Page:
Setting the Stage For Success: How to Make Your New Year’s Resolution Stick!

Make It Happen

The Champagne corks have popped. The big ball has dropped. And all the confetti has been swept away. Now it’s just you and your annual batch of resolutions.

Not surprisingly, healthy lifestyle changes are at the top of the list: losing weight and getting more exercise. According to the Atlantic magazine, 40 percent of Americans make New Year’s resolutions and a paltry 8 percent of us manage to achieve these goals.

As they say, old habits die hard. But could we be going about it the wrong way and sabotaging our own best efforts? Scores of self-help books offer possible solutions to this age-old problem, however in the end it boils down to this: “Are you ready for a change?”

Adopting new, healthy habits may protect you from serious health problems, such as diabetes. And let’s not forget how these habits can help you look better, feel more energetic and boost your confidence, too! But like a muscle, making a lifestyle change takes a lot of training and perseverance. The goal is to make these changes a part of your daily routine.

According to the U.S. Department of Health and Human Services, there are four basic stages people experience when changing a health behavior. The first step in developing your personal plan for change is to determine just how you are feeling about changing these habits. It’s not quite as cut and dry as you might imagine. Think about where you are in terms of eating better and/or moving more.

Where are you on your journey of change?

1. Contemplation

“I’m thinking about it”.

You are thinking about change and trying to get motivated to start. You’re probably in this stage if:

  • You have been considering change, but not ready to start.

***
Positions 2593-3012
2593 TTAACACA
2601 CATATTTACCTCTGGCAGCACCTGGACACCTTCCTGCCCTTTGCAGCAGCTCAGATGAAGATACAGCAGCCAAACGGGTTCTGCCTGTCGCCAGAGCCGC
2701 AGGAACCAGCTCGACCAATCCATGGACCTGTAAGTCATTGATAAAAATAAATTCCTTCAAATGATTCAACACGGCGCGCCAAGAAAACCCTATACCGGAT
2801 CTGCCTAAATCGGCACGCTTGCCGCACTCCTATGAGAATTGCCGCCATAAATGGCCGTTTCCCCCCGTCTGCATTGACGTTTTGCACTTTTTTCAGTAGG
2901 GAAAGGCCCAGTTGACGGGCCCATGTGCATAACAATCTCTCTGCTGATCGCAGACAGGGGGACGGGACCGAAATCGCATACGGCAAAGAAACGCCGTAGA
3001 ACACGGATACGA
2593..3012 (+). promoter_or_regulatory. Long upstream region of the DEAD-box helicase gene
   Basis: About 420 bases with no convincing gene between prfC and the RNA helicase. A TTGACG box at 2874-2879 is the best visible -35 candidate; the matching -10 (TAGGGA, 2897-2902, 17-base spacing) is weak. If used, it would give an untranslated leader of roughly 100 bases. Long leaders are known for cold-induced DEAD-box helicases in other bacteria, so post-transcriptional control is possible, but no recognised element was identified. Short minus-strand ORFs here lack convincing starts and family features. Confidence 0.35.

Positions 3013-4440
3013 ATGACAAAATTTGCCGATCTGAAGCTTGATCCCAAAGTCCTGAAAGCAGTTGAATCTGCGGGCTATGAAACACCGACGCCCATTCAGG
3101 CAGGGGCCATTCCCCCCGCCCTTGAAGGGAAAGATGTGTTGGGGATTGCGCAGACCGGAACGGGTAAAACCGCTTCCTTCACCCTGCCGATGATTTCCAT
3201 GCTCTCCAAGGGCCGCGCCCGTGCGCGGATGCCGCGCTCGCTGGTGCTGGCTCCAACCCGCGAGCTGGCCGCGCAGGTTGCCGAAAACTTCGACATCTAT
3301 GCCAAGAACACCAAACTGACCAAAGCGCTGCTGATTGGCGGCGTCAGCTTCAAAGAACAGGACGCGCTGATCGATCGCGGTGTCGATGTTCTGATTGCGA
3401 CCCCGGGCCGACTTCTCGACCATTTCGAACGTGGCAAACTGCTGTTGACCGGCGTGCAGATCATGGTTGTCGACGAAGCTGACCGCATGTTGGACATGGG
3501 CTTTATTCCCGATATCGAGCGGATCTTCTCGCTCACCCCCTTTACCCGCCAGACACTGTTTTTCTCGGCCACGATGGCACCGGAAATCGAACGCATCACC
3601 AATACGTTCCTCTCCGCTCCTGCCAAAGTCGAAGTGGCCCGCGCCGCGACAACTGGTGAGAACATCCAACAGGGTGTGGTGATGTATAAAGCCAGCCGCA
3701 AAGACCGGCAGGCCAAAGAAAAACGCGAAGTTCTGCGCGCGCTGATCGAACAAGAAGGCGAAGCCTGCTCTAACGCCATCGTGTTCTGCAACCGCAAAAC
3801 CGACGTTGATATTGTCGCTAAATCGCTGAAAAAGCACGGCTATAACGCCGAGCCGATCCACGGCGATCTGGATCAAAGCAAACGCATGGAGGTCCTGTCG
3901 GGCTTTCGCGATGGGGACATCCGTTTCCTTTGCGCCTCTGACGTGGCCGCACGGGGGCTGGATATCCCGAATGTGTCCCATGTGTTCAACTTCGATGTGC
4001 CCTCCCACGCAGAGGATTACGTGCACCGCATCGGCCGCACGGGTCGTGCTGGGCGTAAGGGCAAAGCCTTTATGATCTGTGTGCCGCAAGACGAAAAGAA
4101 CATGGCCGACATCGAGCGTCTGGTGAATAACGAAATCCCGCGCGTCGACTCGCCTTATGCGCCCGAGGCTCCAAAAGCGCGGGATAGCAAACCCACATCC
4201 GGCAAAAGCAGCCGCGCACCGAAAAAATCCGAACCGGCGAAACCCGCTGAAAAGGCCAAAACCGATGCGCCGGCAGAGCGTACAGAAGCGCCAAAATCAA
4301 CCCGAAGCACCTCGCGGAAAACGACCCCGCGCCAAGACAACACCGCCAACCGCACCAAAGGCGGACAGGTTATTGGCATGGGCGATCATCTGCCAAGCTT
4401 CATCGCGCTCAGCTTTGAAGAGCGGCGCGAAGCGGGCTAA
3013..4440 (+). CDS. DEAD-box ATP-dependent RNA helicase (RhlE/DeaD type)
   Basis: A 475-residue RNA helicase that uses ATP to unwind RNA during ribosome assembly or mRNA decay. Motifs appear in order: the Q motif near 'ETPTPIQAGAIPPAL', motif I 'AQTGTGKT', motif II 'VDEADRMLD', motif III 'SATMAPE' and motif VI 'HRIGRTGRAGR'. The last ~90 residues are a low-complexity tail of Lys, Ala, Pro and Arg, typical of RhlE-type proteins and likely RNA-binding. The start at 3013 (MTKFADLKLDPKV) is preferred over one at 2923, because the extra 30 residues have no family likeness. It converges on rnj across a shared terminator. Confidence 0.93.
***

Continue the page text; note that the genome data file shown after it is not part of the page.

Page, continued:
• You believe that your health, energy level, or overall well being will benefit if you adopt new habits.

  • You can’t figure out just how to overcome the roadblocks that stand in the way of success.

Making the leap from thinking about change to putting the plan in action can be hard. Try asking yourself about the pros (benefits) and cons (obstacles) of changing your habits. A simple list can help. Determine how life would be better if you made these changes. How would the benefits of exercise or healthy eating relate to your personal health? Perhaps your blood sugar is a bit high and a relative has type 2 diabetes, indicating that you are at risk as well. It makes sense that you might be more motivated to work out or eat healthy knowing that it could protect you from this serious health issue.

2. Preparation

“That’s it – I’ve made up my mind!”

You are in plan making mode, figuring out specific ideas that will work. You’re probably in this stage if:

  • You have decided that you are going to change, and take action soon.
  • You’ve set some specific goals that you’d like to achieve.

So, remember that list of pros and cons? Reexamine it and determine how you can make a plan and move to action. For instance, if one of your barriers was “I don’t have time,” your solution could be “Make my new healthy habit a priority.” Look at your calendar and schedule time for physical activity and making healthy meals.

3. Lights, Camera … Action!!

“I’ve started to make changes”

You are acting on your plan and making the changes you set out to achieve.You’re probably in this stage if:

  • You’ve been making eating or exercise changes for the last 6 months or so.
  • You’re adjusting to how these lifestyle changes make you feel.

  • You have faced and overcome challenges that have blocked your success. Yay for you!

Consider tracking your progress through an exercise log or healthy eating journal. This will help you identify your strengths and spot areas ripe for improvement.

4. Maintenance

“I’ve got this … this is the new me”

You’ve become accustomed to your change and you’ve kept it up for over 6 months.You’re probably in this stage if:

  • Your change has become habit.

  • You’re discovered creative ways to stay on track.

  • You have had slip-ups, but have been able to persevere.

Congratulations! You’ve made it, but for many this stage can present its own unique challenges. Things aren’t new any more, so it’s important to add variety, i.e. a new exercise class, special recipe or reward. 

Or what about revisiting your goals and expanding upon them? If you’ve been good about walking 5 days a week, consider adding strength training.

Remember small changes can lead to healthy habits for life! 

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